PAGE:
By concrete examples, dated and put in context, John T. Noonan, Jr., demonstrates how the moral teaching of the Catholic Church has changed and is changing without abandoning its foundational commitment to the Gospel of Jesus Christ. From St. Paul's return of a runaway slave to his master, to John Henry Newman's startle at the idea that slavery is intrinsically evil, the Church resisted condemning slavery. Today, John Paul II has made clear that slavery in itself, everywhere and always, is sinful. Similar revolutions have occurred in the Church's teaching on making money out of lending and on respect for the beliefs of heretics. And another, little-known change is taking place as modern popes grant divorces.
In these changes Noonan perceives the Catholic Church to be a vigorous, living organism answering new questions with new answers and enlarging the capacity of believers to learn through experience and empathy what love demands. He contends that the impetus to change comes from a variety of sources, including prayer, meditation on Scripture, new theological insights and analyses, the evolution of human institutions, and the examples and instruction given by persons of good will.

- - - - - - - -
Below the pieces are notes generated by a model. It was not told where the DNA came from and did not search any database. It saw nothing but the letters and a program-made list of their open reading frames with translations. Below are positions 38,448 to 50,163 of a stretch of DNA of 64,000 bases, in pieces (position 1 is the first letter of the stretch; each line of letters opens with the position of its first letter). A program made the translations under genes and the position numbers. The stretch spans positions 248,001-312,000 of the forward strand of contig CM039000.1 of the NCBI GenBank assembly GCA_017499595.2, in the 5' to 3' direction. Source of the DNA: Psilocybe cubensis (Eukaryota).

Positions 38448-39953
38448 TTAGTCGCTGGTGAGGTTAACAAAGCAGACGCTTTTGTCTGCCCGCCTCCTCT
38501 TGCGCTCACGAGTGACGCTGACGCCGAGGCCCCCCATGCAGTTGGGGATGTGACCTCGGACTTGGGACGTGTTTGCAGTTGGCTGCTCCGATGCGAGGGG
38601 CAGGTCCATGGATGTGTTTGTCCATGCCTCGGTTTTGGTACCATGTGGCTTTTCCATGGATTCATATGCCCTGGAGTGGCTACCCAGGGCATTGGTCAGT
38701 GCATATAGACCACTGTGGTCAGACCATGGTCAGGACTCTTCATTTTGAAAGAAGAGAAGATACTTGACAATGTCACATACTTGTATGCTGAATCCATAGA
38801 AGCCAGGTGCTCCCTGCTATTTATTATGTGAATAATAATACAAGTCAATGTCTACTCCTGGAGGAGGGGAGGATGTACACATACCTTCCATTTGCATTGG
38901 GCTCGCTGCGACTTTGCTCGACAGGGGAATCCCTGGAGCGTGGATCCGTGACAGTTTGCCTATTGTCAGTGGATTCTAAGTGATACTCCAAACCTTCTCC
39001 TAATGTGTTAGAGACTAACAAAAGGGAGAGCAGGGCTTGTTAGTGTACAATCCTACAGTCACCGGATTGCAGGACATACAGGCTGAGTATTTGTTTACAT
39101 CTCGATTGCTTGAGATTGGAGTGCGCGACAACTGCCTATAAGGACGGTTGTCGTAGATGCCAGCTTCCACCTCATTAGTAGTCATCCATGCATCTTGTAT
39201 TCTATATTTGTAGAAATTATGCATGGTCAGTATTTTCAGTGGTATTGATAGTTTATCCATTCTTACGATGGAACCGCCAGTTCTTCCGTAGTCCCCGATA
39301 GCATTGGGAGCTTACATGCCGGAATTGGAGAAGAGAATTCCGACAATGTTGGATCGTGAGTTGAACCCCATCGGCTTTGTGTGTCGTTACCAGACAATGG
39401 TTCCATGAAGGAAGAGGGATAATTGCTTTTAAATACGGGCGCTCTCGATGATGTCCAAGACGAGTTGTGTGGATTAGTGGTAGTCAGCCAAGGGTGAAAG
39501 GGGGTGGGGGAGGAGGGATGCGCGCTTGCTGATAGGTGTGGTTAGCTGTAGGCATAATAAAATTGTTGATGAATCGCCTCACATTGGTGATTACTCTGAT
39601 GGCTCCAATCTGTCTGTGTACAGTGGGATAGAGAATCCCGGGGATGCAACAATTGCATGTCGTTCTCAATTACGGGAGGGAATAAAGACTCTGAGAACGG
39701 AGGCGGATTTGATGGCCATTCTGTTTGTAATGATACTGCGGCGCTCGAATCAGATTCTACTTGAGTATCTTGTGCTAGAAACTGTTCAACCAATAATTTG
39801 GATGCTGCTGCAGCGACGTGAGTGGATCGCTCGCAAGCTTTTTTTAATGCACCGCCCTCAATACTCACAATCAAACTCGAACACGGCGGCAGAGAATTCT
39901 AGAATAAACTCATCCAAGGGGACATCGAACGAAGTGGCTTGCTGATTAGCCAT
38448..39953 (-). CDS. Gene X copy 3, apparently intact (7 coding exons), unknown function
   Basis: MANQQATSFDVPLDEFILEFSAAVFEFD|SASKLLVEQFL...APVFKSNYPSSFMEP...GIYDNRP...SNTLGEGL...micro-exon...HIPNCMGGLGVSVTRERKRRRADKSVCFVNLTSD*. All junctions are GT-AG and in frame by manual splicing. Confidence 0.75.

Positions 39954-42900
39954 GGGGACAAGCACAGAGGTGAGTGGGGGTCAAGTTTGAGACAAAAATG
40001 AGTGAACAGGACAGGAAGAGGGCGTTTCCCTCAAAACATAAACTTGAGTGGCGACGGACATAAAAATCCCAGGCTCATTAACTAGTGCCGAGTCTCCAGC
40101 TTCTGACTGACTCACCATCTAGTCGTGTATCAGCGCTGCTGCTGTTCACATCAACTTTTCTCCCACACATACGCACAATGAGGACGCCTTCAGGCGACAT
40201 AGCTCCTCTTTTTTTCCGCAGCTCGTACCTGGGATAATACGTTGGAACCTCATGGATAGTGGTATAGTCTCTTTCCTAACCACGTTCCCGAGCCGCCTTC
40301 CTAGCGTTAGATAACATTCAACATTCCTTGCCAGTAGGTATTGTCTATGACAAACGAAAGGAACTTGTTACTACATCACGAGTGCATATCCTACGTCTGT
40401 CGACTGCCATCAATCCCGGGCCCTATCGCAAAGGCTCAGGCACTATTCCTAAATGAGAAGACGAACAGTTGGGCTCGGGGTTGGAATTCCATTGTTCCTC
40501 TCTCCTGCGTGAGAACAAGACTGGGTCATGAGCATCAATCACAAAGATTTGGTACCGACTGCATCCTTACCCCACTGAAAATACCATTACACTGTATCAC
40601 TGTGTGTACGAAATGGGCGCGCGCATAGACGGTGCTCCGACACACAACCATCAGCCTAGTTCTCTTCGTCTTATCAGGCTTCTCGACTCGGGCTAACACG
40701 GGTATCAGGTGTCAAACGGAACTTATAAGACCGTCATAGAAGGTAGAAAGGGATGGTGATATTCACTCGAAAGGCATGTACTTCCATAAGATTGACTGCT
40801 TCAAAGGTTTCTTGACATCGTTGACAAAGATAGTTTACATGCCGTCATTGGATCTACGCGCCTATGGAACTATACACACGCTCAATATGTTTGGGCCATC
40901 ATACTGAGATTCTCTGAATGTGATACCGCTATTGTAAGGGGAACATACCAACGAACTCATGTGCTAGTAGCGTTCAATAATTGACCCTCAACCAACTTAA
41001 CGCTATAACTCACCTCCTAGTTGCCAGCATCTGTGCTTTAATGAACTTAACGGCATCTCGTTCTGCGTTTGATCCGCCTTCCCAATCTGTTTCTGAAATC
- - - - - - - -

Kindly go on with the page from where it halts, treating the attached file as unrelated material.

Noonan also states that the Church cannot change its commitment to preaching the Gospel of Jesus Christ. Given this absolute, how can the moral teaching of the Church change? Noonan finds this question unanswerable when asked in the abstract. But in the context of the specific facts and events he discusses in this book, an answer becomes clear. As our capacity to grasp the Gospel grows, so do our understanding and compassion, which give life to the Gospel commandments of love.
Noonans incisive book, based on the Erasmus Lectures he delivered at the University of Notre Dame in 2003, will challenge anyone interested in the history and future of the Catholic Church.See all Editorial Reviews
In high school, in Religion class, we studied the influence of the French Catholic journal L'avernir (The Future). The main editor, a priest, faced a severe dilemma. Read morePublished 15 months ago by J. McGrath
I am not a theologian but I found this book persuasive, well reasoned and very readable. The notion expressed in one of the reviews above that the Church has yet to categorically... Read morePublished on June 8, 2013 by Doug S.
How do doctrinal changes or developments happen in a church that must accomodate insights accumulated over time and within cultures newly encountered? Read morePublished on February 23, 2006 by Halbert Weidner